Let’s Talk About: 1917
This is going to be an atrociously long blog post, so let’s just get into it.
Awards: Academy Award for Best Cinematography
2019-early 2020 was a fantastic year for movies. Just looking back on the 2020 Oscar nominees makes me remember why the fight for best picture was so rough. I don’t have any argument at all against Parasite winning best picture so I’m really glad that 1917 got the recognition it deserves with best cinematography.
If you’ve read my post on Sicario, you’ll understand my recent adoration for Mr. Roger Deakins. Although I’m a firm believer, having only seen three of his movies (I know, I’m working on it) that he deserves more than two oscars, I’m thankful he at least got this one as his second.
The thing about 1917, is it’s not a movie that should win just for being shot to appear as if it is all one take. It’s how Deakins and the entire movie team took that opportunity and then made every single shot and moment of this film amazing.
If you’re the kind of person to see a movie shot in a unique way like this and then immediately be struck with interest and flooded with questions like how, what, who, why, and when, then here’s a great youtube video on how the entire movie appears to be a singular take.
Some of the Most Memorable Scenes
I haven’t done this yet on this blog, where I directly talk about my three top scenes, but I’m excited to highlight a few scenes from this movie. It also helps that I could find and re-watch them on Youtube since it’s nearly been a year since I saw this movie.
First up, the opening scene.
I basically decided to see this movie for three reasons:
1- I love a good war movie, as typical as that is I think some of them can be so heart-wrenching and the storylines are always so far removed from my personal life. They really put things into perspective. On top of that, I genuinely haven’t seen that many of the ‘purely battlefield storylines’ besides Dunkirk.
2- Roger Deakins’ name in the trailer.
3- The fact that I heard or read something about it being all in one shot.
Now the third point, I wasn’t sure if that was true, so going into the film I still managed to be surprised. I distinctly remember nudging my friend about five minutes in and whispering “holy cow, it’s actually.. one shot, like no joke”.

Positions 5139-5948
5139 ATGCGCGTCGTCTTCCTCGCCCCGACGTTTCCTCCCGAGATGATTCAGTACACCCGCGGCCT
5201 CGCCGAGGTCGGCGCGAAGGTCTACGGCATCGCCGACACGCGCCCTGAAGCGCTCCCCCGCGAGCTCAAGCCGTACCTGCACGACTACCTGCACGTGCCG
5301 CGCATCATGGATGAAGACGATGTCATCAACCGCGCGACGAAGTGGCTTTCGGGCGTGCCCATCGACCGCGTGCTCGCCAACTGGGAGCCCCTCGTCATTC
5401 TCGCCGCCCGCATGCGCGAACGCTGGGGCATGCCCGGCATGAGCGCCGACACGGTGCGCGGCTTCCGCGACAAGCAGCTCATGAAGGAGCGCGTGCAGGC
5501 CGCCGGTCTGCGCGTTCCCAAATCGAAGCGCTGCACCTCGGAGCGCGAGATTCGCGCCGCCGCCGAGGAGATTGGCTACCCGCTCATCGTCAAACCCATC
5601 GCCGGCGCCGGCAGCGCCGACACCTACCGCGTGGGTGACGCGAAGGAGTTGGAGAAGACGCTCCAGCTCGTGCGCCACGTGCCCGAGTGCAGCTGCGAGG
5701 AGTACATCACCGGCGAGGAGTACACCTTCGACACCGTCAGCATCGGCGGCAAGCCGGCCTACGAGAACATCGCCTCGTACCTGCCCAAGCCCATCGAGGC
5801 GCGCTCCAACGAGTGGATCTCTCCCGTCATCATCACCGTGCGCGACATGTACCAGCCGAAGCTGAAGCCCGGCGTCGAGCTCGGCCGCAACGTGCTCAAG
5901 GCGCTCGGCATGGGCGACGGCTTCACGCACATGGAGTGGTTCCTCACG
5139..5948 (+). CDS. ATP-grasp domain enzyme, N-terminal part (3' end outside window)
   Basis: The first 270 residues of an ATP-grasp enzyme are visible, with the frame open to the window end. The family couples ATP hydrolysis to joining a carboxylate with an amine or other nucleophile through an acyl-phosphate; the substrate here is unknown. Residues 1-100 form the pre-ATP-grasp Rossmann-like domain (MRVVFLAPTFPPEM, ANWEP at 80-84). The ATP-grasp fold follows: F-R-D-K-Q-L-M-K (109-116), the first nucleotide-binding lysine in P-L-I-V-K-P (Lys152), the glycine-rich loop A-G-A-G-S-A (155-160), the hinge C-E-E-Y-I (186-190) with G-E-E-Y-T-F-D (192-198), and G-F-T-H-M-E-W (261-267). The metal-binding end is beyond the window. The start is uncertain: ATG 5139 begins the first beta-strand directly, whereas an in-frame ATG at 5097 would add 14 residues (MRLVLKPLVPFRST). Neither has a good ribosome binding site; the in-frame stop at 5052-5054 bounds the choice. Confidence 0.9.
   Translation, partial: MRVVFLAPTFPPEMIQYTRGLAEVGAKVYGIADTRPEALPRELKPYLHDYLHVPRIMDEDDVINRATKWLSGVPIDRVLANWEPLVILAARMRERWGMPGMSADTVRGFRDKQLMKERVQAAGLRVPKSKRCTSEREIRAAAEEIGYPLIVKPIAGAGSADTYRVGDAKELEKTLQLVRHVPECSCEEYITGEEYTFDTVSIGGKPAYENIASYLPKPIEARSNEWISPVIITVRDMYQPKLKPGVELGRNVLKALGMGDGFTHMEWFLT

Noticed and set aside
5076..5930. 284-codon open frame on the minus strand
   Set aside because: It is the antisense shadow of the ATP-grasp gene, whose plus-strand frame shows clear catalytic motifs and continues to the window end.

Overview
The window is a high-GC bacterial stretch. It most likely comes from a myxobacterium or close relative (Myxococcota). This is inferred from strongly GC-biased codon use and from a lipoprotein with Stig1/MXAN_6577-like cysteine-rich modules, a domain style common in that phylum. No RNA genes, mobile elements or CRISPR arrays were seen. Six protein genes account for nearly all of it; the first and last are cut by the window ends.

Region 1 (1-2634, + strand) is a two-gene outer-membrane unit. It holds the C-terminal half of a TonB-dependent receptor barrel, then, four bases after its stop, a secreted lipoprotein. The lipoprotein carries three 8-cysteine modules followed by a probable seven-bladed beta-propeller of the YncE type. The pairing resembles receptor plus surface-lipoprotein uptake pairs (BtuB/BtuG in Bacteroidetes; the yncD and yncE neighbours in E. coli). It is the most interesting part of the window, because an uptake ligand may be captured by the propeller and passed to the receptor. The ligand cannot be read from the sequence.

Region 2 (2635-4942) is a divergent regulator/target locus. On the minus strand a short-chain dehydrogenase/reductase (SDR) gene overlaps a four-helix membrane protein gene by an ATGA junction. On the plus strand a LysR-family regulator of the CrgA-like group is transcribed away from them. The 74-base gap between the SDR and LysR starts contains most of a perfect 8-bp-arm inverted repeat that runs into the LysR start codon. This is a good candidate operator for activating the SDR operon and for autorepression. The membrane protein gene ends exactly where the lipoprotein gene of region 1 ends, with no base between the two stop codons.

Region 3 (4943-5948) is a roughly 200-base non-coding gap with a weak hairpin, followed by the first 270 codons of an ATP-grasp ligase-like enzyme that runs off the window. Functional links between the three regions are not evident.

Here’s the scene I’m talking about if you want to check it out: the first 9 minutes of the film.
Second up, the flare scene.
Now this scene is backed up with a breathtaking score behind it. The entire score is fantastic but this specific track is by far one of the best. If you want to check it out on it’s own, the track is called “The Night Window”.
When I first saw the movie I honestly didn’t really take a lot away from this scene. Now, re-watching it almost a year later I’m a little embarrassed to admit that, but it’s just over the halfway point so my brain was definitely getting worn out from all of the action. But afterwards, when I did my post-movie research, I found out this scene was filmed using actual, real flares. Boom. Just another topping to the cake that is any Roger Deakins’ movie.
Check the scene out here, and make sure you listen to it because the score just makes it even more impactful.
Lastly, one of the last scenes of the movie and probably the most outstanding is “the explosion scene” (which, taken out of context doesn’t mean much considering the whole film is a series of explosions but it’s the running one at the end? You know? From the trailer? Okay).
I remember reading somewhere that this scene was only shot four times, or only could be shot four times because they only had so many live explosives. Don’t quote me on that but either way this scene can’t really get any more impressive.
Not only was this scene filmed in a way I have never seen done before, still manage to have a cool score, include hundreds of extras, (yes) still shot in one continuous take, include real, live explosives, but it also managed to give every single person chills that watches it. And I can only say that because I firmly believe that if you can watch this scene without either wanting to yell, cry, or pass out then I don’t know who you are.
If you’re going to take anything away from this blog post, it’s that I want you to watch this scene. I’m not even going to suggest you watch it, just watch it! Just.. go watch it now.
Anyway, I’ve been droning on about how fabulous this movie, but I have one more word to fit into this post about it.
When I first heard about it I definitely thought “another war movie?”. Fair criticism. There seems to be a saturated market for war movies. I’m a firm believer that diverse stories should be told with these kinds of big budgets and talented film-makers. However, this fact doesn’t take away from the brilliance of this film. To me, 1917 in the end really wasn’t “just another war movie” and more of a way to show off the amazing things creative people can do with technology, great actors, crazy impressive camera work and a lot of time. I think this is why, as much as I do believe 1917 is an amazing picture, Parasite was the best picture and deserved a spotlight moment.